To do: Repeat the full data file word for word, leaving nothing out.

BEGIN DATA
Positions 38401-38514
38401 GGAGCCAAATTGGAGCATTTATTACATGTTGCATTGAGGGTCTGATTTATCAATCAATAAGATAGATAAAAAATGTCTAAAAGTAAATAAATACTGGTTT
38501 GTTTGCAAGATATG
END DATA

Positions 38401-38514
38401 GGAGCCAAATTGGAGCATTTATTACATGTTGCATTGAGGGTCTGATTTATCAATCAATAAGATAGATAAAAAATGTCTAAAAGTAAATAAATACTGGTTT
38501 GTTTGCAAGATATG